gms | German Medical Science

59th Annual Meeting of the German Society of Neurosurgery (DGNC)
3rd Joint Meeting with the Italian Neurosurgical Society (SINch)

German Society of Neurosurgery (DGNC)

1 - 4 June 2008, Würzburg

Personal experience in the long-term management of 211 patients with myelomeningocele

Meeting Abstract

  • corresponding author G. Talamonti - Department of Neurosurgery, Niguarda Ca’ Granda Hospital, Milan, Italy
  • G. D’Aliberti - Department of Neurosurgery, Niguarda Ca’ Granda Hospital, Milan, Italy
  • M. Collice - Department of Neurosurgery, Niguarda Ca’ Granda Hospital, Milan, Italy

Deutsche Gesellschaft für Neurochirurgie. Società Italiana di Neurochirurgia. 59. Jahrestagung der Deutschen Gesellschaft für Neurochirurgie e.V. (DGNC), 3. Joint Meeting mit der Italienischen Gesellschaft für Neurochirurgie (SINch). Würzburg, 01.-04.06.2008. Düsseldorf: German Medical Science GMS Publishing House; 2008. DocMO.05.07

The electronic version of this article is the complete one and can be found online at:

Published: May 30, 2008

© 2008 Talamonti et al.
This is an Open Access article distributed under the terms of the Creative Commons Attribution License ( You are free: to Share – to copy, distribute and transmit the work, provided the original author and source are credited.



Objective: The Authors report their series of 236 consecutive myelomeningoceles (MMC) surgically repaired during the period 1980-2007. Conditions were considered too severe to indicate surgery in 5 cases, so that 231 underwent surgical repair that was performed as soon as possible and only 14 patients (6%) were repaired beyond 3 days of birth. Enlarged ventricles were evident at birth in 212 patients (92%) but hydrocephalus had to be treated just in 182 cases (79%). The vast majority of patients (178) underwent ventriculoperitoneal shunting (VPS), while endoscopic 3rd ventriculostomy (ETV) was rarely used (4 cases) and presently completely abandoned owing to high failure rate. Within the first month, the VPS was complicated by 5 cases of ventriculitis (2.7%) and 21 cases of shunt failure (11.5%). Early brain stem dysfunction related to Chiari malformation was observed in 7 infants (3%): 2 improved by simple VPS whereas 5 required foramen magnum decompression (FMD). Overall neonatal mortality consisted of 5 cases (2%), whereas 226 patients (98%) were eventually discharged.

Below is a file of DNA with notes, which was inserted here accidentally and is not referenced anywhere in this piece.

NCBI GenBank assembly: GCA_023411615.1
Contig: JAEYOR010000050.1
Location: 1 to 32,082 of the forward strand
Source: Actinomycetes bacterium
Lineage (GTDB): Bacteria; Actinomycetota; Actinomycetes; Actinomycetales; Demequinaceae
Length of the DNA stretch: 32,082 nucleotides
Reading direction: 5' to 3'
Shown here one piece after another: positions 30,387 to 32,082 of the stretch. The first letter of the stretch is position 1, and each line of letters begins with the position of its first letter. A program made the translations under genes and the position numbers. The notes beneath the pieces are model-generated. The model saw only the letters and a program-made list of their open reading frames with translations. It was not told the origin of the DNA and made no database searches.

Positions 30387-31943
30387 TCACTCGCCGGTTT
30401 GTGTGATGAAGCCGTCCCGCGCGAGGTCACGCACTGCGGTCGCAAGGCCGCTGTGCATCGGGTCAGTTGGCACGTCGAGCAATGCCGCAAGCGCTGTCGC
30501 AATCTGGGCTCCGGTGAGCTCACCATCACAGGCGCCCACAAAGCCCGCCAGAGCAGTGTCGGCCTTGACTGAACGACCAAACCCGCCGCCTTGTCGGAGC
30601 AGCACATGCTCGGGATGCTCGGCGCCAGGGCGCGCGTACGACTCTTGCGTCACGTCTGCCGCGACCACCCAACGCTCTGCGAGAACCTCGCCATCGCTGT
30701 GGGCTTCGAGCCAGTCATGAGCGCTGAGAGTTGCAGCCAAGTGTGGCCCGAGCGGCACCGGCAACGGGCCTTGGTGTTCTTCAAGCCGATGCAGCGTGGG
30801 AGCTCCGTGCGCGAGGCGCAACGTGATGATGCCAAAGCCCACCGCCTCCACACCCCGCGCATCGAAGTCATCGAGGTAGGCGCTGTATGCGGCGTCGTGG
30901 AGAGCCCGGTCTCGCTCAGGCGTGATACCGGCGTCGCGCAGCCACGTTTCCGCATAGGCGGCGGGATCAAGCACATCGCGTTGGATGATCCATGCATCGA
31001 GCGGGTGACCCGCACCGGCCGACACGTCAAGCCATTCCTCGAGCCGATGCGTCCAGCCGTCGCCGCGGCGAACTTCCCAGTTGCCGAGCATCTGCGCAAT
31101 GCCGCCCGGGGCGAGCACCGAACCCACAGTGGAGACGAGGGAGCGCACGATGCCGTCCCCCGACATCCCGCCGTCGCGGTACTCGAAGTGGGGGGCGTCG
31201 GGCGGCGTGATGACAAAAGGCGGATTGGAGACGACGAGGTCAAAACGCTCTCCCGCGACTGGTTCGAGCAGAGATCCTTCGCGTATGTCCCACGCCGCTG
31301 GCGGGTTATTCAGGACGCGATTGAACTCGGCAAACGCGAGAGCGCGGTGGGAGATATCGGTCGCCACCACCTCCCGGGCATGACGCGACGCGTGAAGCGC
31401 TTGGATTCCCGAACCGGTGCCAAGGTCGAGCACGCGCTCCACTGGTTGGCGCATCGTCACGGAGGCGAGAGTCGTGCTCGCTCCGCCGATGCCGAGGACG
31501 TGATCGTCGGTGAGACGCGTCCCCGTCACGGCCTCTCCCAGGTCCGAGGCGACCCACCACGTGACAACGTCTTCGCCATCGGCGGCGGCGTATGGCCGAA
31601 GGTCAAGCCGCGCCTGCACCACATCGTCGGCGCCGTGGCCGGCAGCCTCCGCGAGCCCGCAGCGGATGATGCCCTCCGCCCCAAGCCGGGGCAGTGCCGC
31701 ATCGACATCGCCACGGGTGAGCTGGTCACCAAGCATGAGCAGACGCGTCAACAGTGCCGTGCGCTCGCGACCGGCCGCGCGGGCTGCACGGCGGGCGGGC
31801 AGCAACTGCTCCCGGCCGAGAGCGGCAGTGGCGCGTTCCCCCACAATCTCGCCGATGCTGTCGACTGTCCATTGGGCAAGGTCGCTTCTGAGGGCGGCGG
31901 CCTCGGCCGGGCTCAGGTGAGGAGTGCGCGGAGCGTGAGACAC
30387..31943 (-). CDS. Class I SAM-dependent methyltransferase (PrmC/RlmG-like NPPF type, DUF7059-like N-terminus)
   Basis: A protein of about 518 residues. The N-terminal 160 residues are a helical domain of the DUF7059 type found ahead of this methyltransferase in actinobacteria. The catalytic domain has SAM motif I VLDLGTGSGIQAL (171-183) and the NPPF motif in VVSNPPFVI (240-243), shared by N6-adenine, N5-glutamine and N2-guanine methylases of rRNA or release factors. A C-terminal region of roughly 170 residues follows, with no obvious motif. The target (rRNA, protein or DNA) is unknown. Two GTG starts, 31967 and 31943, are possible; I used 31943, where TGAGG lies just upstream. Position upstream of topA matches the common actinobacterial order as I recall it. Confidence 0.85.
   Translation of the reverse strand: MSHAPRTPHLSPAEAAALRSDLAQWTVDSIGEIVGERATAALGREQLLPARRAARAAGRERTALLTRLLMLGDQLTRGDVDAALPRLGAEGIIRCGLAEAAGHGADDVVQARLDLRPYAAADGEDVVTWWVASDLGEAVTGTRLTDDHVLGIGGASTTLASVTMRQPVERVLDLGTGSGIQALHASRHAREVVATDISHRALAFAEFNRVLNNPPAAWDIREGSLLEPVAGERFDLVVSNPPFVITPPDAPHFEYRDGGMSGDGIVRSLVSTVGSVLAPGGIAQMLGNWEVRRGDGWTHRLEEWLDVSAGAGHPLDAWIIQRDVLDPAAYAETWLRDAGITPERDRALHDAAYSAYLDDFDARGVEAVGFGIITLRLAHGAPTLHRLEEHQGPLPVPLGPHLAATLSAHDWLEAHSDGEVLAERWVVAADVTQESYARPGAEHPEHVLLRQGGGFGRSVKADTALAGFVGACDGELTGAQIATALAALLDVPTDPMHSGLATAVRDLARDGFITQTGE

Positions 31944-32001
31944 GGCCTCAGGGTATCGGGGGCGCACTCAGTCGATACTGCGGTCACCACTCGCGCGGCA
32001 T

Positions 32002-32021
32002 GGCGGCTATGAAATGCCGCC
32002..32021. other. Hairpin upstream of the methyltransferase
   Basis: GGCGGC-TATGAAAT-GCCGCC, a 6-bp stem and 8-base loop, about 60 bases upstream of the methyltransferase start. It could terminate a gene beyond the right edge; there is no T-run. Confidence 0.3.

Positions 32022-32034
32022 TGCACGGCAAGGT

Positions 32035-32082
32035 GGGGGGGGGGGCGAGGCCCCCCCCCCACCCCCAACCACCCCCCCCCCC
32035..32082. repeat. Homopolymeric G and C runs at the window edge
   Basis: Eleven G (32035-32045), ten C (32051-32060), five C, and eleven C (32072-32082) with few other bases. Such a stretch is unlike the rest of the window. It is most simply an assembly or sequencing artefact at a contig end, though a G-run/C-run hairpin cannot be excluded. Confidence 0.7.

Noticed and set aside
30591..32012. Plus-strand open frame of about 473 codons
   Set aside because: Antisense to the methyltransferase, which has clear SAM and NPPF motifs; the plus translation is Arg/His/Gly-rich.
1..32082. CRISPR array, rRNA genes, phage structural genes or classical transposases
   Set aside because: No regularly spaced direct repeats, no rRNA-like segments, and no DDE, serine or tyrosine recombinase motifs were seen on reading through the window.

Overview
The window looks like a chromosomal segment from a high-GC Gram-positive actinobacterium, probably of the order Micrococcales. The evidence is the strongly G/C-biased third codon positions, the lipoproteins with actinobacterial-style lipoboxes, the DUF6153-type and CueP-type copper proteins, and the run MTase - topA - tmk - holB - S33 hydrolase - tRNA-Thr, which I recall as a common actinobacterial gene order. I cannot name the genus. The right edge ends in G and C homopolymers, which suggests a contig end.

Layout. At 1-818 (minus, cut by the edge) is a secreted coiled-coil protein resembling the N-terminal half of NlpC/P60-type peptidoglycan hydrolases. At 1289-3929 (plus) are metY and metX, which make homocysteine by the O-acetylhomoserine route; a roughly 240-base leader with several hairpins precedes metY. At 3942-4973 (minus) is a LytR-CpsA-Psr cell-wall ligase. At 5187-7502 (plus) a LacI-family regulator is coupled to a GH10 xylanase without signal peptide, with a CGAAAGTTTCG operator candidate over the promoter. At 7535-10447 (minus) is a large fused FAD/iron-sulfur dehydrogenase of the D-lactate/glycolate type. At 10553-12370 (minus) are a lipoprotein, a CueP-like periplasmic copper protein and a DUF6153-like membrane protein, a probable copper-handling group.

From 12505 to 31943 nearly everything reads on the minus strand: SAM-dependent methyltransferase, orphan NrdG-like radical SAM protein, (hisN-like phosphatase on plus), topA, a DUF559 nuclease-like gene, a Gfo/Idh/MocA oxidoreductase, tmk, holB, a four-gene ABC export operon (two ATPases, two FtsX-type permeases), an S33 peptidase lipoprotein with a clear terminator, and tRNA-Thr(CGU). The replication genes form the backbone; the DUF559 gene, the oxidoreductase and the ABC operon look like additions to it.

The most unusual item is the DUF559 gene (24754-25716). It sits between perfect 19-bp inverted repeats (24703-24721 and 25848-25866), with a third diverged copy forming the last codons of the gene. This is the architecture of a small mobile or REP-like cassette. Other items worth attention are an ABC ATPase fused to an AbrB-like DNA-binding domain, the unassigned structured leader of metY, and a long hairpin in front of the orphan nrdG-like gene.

Fifteen patients were lost at follow-up, but a total of 211 patients (93.3%) remained in our outpatient program for patients with Spina Bifida. Follow-up ranged from 12 months to 27 years (mean 10.1 years). During this period, 107 patients (60% of 178 shunted patients) required re-operation for shunt malfunction; 16 (7.5% of 211 followed patients) experienced late brain stem dysfunction due to Chiari malformation, which could be managed by ventricular drainage in 8 cases whereas 8 patients required cranio-cervical decompression; 140 patients (66%) had magnetic resonance evidence of hydro-syringomyelia, but only 6 required surgical treatment; 43 patients (20.3%) presented signs or symptoms of tethered cord, but surgical untethering was considered indicated just in 24 (11.3%) patients.

During the follow-up, mortality consisted of 6 patients (2.8%) and was related to shunt malfunction (3 cases), general conditions (2 cases), prion spongiform encephalopathy (1 case). Severe adjunctive neurological morbidity was reported in 18 patients (8.5%): 12 cases were due to shunt malfunction; 5 patients with tethered cord and 1 with syringomyelia kept on worsening in spite of repeated surgeries. “Social” results have been retrospectively evaluated by extrapolating from the global series all patients beyond 15 years of age and with initial lesion below L2. There were 41 patients fulfilling these criteria: 33 (80.4%) were able to walk with orthoses, but useful community ambulation was reported just in 19 (46.3%); 40 (97.5%) were fully independent in daily activities, had achieved “social urinary continence”, and had attended at normal schools; 39 (95%) had completed both Primary and Secondary Schools, 32 (78%) had entered 3rd Level Schools. Presently, 19 have obtained the Advanced Level Certificate of Education, 11 have become university students, and 2 have graduated. A total of 17 patients have completed their individual Education Course: 11 have a job, 5 are unemployed but are looking for a job, and 1 is charged to parents and social services.

In conclusion, many MMC patients now reach adulthood and social continence and self care may be expected in a large percentage of cases. Nevertheless, there are so many associated neurological conditions which have to be faced that a coordinated network of care remains necessary throughout the life. Moreover, these patients often present so many peculiarities that indications for treatment, choice of proper techniques, and obtainable results are not always clear and evident.